Serving with street-smarts

The ministry, which has been active in Guarari for six years, is led by Costa Rican missionary Hugo Salas. Salas grew up living on the streets and says that experience gave him a heart for others suffering from hardship.

“God gave me the vision to work in a community like this,” Hugo says. “And I began to get involved in this type of community work. I became dedicated to the ministry and the kids.”

The ministry leads Bible studies for the women and children, and also teaches women crafts like jewelry-making and painting to generate more income for their families. Salas says that in the six years the ministry has been working in Guarari, the spiritual state of the community has improved.

“We’ve been teaching the women how to love their children,” Salas says. “But apart from that, we are doing Bible studies and discipleship. Not just for the women, but also for the teens. All this is simply for the reason to tell them about the love of God.”

According to Wilson, one of the main goals of the ministry is to provide a physical place where the women can take refuge.

“It is one place where the women and children can come and it’s safe,” Wilson says. “Many homes have physical abuse, sexual abuse, alcohol abuse, drug abuse. Violence is everywhere in some form or fashion, sometimes just one of those things and sometimes all of those things. So it’s a safe place where there’s no violence.”

Redemption on display

Wilson says that one of the most powerful testimonies to the power of God’s word that she’s seen in this community happened this past June when a short-term team from Huntsville came to work with the Guarari ministry for a week. In October, Wilson had sent a prayer request asking the team to pray for a young girl who lived in Gurari and was the leader of a drug-trafficking gang.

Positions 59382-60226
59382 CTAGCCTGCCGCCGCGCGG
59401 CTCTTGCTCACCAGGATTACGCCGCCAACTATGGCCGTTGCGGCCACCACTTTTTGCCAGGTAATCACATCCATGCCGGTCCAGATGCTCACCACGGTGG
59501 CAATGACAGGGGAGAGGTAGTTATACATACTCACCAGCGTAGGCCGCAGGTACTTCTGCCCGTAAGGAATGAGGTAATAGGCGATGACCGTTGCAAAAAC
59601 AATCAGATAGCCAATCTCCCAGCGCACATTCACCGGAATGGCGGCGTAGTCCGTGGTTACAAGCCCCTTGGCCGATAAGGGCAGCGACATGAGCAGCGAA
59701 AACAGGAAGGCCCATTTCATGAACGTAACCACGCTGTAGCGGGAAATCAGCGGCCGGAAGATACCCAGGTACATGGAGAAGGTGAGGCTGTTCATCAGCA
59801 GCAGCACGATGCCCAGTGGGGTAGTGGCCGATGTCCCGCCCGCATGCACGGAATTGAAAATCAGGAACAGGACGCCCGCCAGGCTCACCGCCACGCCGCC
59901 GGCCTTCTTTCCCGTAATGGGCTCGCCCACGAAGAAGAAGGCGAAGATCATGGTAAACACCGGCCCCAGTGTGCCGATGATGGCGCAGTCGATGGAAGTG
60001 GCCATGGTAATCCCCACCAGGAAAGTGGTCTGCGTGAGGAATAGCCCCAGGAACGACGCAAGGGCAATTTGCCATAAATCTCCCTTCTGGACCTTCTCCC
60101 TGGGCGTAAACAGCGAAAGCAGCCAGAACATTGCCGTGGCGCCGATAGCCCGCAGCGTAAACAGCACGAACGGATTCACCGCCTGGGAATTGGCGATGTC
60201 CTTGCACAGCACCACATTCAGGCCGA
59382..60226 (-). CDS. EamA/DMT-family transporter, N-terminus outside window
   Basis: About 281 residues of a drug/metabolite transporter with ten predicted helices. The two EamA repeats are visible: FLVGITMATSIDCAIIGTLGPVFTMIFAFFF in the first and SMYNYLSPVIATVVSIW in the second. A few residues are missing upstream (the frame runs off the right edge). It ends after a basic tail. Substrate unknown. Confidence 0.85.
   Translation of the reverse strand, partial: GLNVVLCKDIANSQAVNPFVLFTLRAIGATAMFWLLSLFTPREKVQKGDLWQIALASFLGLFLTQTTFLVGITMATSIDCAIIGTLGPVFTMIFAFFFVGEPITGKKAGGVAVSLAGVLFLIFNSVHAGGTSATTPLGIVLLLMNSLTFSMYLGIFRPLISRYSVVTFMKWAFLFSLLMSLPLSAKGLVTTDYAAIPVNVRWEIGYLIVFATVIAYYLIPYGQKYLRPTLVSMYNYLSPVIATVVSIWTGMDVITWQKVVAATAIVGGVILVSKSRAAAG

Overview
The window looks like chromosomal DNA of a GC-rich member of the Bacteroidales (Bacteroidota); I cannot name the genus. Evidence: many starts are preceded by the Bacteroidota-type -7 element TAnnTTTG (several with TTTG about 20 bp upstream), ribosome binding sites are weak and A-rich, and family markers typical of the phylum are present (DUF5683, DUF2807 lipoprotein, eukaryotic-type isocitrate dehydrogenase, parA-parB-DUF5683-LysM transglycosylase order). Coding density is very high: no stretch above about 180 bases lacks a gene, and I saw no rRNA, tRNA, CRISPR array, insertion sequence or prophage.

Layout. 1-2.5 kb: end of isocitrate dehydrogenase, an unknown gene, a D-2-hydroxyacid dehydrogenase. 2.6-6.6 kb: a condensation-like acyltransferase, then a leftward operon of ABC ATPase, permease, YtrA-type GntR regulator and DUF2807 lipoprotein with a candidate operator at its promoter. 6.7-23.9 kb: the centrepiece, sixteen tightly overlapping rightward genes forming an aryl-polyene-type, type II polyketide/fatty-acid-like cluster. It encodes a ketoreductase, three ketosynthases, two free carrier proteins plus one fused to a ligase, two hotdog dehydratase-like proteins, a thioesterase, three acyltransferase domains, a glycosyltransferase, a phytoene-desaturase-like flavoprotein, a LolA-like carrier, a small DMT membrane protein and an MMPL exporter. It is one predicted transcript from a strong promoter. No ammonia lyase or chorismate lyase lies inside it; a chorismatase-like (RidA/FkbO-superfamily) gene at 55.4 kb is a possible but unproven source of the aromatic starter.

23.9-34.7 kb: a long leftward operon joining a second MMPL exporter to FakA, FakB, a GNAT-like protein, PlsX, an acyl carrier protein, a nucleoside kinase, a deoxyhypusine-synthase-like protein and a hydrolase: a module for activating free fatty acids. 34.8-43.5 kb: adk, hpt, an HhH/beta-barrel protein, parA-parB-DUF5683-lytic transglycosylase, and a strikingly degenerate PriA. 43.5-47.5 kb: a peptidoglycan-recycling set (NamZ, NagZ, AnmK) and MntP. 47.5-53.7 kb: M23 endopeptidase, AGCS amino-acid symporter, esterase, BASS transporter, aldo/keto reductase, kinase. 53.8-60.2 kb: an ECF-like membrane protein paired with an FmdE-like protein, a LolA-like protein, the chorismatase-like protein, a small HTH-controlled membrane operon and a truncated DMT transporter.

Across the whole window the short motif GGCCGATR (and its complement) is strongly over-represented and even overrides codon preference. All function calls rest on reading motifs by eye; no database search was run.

“We sent them a prayer request to pray that God would work in the gang leader’s life and that the gospel would transform her life,” Wilson says. “We started praying in October, but then kind of forgot about it.”

To the amazement of the short-term team and the rest of the women in the community, the gang leader came with her mother, sister, and daughter every day to the June Bible studies that the short-term team held.

On the last day of that week, the women and the short-term team were trying to fill time while waiting for a pizza to be delivered. One of the ladies from Huntsville came to the front of the room and gave her testimony about her daughter who’s been heavily addicted to drugs. The woman talked about how she copes with that and how it affects her relationship with God.

As she spoke, the mother of the drug dealer cried uncontrollably. Afterward, the mother and daughter came forward.

“This is what I’ve done to my mom,” the daughter said.

“They really were touched by God’s word so we’re praying that the seed was planted and it will grow,” Wilson says.

Despite these small victories, Wilson says spiritual opposition is strong.

“Spiritually, it’s just hard to break through the hold that Satan has,” Wilson says.

As the ministry establishes itself as a place of refuge for the women and continues trying to drown out the darkness of sin with the light of Jesus, the missionaries say their greatest need is prayer.